‘Mystery passengers’ to be deployed for enforcement of ‘no vaccine, no ride’ rule

Xave Gregorio - Philstar.com

MANILA, Philippines — If you’re taking public transportation, you may just find yourself seated next to a “mystery passenger” by Monday, when the Department of Transportation’s policy to ban unvaccinated people on public utility vehicles in Metro Manila takes effect.

The DOTr said Friday they will be deploying these mystery passengers in public transportation to check the enforcement of the “no vaccine, no ride” policy, which some transport groups have criticized for being impractical and violative of Filipinos’ right to mobility.

“This is to ensure that our drivers are following our policy even without the presence of uniformed enforcers,” DOTr Assistant Secretary Mark Steven Pastor said in Filipino in a press conference. “We will see how our program will be implemented on a daily basis without them knowing if there’s an enforcer or government official.”

Pastor said the mystery passengers will be paying for their own fare when they ride public transportation, which will be sourced from the pockets of unnamed DOTr officials and not from government coffers.

The deployment of mystery passengers is only one of the solutions offered by transportation officials during the press briefing, where they were quizzed about the feasibility of the enforcement of the ban on the unvaccinated on public transportation.

Asked about how passengers of traditional jeepneys can be screened for their vaccination status, Land Transportation Franchising and Regulatory Board chairperson Martin Delgra said they can show their vaccination card to the driver before riding.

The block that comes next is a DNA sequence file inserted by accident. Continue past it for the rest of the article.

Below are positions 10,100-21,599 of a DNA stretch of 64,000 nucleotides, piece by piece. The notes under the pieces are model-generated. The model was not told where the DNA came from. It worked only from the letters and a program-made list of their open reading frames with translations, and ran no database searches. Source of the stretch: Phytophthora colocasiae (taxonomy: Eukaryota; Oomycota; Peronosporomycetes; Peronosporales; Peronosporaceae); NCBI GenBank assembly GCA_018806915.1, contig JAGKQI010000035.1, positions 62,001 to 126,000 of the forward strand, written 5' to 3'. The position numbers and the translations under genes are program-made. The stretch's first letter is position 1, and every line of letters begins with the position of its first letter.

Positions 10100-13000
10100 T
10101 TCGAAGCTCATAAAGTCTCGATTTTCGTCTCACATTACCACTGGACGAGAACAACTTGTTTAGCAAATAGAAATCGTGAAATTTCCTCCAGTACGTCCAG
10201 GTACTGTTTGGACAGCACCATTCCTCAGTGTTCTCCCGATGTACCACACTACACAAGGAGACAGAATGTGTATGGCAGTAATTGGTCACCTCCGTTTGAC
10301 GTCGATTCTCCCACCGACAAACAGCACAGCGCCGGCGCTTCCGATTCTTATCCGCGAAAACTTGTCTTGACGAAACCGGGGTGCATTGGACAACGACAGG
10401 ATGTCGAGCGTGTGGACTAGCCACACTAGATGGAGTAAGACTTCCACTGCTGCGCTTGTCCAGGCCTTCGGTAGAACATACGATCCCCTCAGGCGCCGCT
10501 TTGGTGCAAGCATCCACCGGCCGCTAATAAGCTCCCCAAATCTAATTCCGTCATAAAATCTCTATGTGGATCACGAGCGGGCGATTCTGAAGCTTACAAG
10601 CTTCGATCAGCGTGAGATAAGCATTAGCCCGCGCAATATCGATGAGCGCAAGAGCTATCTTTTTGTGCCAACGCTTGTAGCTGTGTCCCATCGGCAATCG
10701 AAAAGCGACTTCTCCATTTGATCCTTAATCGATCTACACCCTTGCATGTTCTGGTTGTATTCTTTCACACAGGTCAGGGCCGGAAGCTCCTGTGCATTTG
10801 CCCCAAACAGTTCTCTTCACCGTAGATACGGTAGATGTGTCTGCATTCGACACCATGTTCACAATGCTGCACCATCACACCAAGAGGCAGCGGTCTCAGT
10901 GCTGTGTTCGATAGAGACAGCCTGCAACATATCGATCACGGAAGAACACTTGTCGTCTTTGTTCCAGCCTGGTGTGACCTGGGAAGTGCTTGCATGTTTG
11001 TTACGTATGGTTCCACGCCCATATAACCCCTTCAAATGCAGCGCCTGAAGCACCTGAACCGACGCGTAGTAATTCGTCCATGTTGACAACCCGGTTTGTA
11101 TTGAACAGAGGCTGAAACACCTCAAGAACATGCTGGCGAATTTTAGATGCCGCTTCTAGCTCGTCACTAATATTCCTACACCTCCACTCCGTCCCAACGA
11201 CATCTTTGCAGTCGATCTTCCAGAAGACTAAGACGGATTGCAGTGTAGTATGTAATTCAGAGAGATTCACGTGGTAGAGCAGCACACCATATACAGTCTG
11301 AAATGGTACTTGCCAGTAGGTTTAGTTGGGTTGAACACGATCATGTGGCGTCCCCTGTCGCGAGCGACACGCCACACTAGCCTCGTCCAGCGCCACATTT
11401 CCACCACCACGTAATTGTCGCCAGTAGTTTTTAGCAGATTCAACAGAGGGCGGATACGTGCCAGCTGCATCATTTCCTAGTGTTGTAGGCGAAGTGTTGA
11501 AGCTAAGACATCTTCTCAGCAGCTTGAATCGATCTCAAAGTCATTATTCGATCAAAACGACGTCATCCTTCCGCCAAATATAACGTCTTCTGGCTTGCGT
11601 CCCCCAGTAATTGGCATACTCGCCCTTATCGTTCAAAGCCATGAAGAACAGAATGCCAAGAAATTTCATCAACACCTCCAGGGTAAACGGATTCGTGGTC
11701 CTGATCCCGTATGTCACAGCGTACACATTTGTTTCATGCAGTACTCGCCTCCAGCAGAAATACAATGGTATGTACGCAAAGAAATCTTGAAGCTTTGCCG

Transportation officials were also asked about the potential for forgery of vaccination cards, to which they responded by putting the onus on the public to present legitimate proofs of vaccination.

“We know that our vaccination card is easy to forge,” Transportation Undersecretary Artemio Tuazon said in Filipino. “But if we think of it, the obligation of drivers and operators [to check vaccination cards] has an equivalent obligation for our riders and the public to give real vaccination cards.”

Much of the enforcement of the ban, most especially in land transportation, falls on the shoulders of drivers and operators, who can be penalized with a fine ranging from P1,000 to P10,000 or with a suspension or revocation of their franchise if they allow someone who has not been vaccinated onto their vehicles.

The DOTr, however, cannot penalize the unvaccinated for boarding public transportation as officials said they are outside their jurisdiction. 

Instead, the unvaccinated can be punished under city ordinances prohibiting them from going out of their homes and other relevant laws.

Transport marshalls and traffic enforcers will also be deployed to check on the implementation of the ban.

“There will be a lot of enforcers on the ground who will implement this,” Pastor said. “But we won’t say that they would be there all the time.”

As of writing, only 68.65% of Metro Manila’s population have been fully vaccinated against COVID-19, according to data from the Department of Health. 

But those who have received their first dose have exceeded the capital region’s population, indicating that many may not be returning to get the full two doses of the jab.

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